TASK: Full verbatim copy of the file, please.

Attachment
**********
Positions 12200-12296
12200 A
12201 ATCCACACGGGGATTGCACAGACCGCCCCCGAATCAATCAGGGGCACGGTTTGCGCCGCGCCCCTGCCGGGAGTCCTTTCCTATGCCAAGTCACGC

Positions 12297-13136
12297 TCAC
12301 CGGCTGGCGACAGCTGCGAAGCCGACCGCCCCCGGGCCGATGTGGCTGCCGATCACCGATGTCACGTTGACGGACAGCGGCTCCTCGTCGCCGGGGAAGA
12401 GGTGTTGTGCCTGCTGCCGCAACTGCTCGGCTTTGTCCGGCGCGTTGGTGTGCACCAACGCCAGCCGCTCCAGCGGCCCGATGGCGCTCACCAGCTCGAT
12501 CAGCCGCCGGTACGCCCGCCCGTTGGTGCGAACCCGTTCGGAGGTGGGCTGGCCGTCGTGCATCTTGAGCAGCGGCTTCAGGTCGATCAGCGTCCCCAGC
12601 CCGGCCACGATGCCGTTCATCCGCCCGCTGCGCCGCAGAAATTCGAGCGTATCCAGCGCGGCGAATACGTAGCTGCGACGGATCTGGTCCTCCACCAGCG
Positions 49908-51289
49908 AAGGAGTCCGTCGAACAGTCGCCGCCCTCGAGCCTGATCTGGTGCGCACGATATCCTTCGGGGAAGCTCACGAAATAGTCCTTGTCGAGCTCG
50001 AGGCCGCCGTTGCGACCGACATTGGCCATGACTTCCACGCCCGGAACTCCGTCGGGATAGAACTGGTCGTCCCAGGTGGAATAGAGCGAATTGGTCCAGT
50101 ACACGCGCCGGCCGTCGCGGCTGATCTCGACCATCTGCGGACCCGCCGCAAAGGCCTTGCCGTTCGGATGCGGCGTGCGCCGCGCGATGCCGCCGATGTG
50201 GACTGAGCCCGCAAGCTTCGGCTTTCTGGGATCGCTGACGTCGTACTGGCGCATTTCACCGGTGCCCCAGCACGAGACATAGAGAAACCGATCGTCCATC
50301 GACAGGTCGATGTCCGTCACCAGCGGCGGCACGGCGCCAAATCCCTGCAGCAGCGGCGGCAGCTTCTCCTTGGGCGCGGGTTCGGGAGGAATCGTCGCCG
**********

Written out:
Positions 12200-12296
12200 A
12201 ATCCACACGGGGATTGCACAGACCGCCCCCGAATCAATCAGGGGCACGGTTTGCGCCGCGCCCCTGCCGGGAGTCCTTTCCTATGCCAAGTCACGC

Positions 12297-13136
12297 TCAC
12301 CGGCTGGCGACAGCTGCGAAGCCGACCGCCCCCGGGCCGATGTGGCTGCCGATCACCGATGTCACGTTGACGGACAGCGGCTCCTCGTCGCCGGGGAAGA
12401 GGTGTTGTGCCTGCTGCCGCAACTGCTCGGCTTTGTCCGGCGCGTTGGTGTGCACCAACGCCAGCCGCTCCAGCGGCCCGATGGCGCTCACCAGCTCGAT
12501 CAGCCGCCGGTACGCCCGCCCGTTGGTGCGAACCCGTTCGGAGGTGGGCTGGCCGTCGTGCATCTTGAGCAGCGGCTTCAGGTCGATCAGCGTCCCCAGC
12601 CCGGCCACGATGCCGTTCATCCGCCCGCTGCGCCGCAGAAATTCGAGCGTATCCAGCGCGGCGAATACGTAGCTGCGACGGATCTGGTCCTCCACCAGCG
Positions 49908-51289
49908 AAGGAGTCCGTCGAACAGTCGCCGCCCTCGAGCCTGATCTGGTGCGCACGATATCCTTCGGGGAAGCTCACGAAATAGTCCTTGTCGAGCTCG
50001 AGGCCGCCGTTGCGACCGACATTGGCCATGACTTCCACGCCCGGAACTCCGTCGGGATAGAACTGGTCGTCCCAGGTGGAATAGAGCGAATTGGTCCAGT
50101 ACACGCGCCGGCCGTCGCGGCTGATCTCGACCATCTGCGGACCCGCCGCAAAGGCCTTGCCGTTCGGATGCGGCGTGCGCCGCGCGATGCCGCCGATGTG
50201 GACTGAGCCCGCAAGCTTCGGCTTTCTGGGATCGCTGACGTCGTACTGGCGCATTTCACCGGTGCCCCAGCACGAGACATAGAGAAACCGATCGTCCATC
50301 GACAGGTCGATGTCCGTCACCAGCGGCGGCACGGCGCCAAATCCCTGCAGCAGCGGCGGCAGCTTCTCCTTGGGCGCGGGTTCGGGAGGAATCGTCGCCG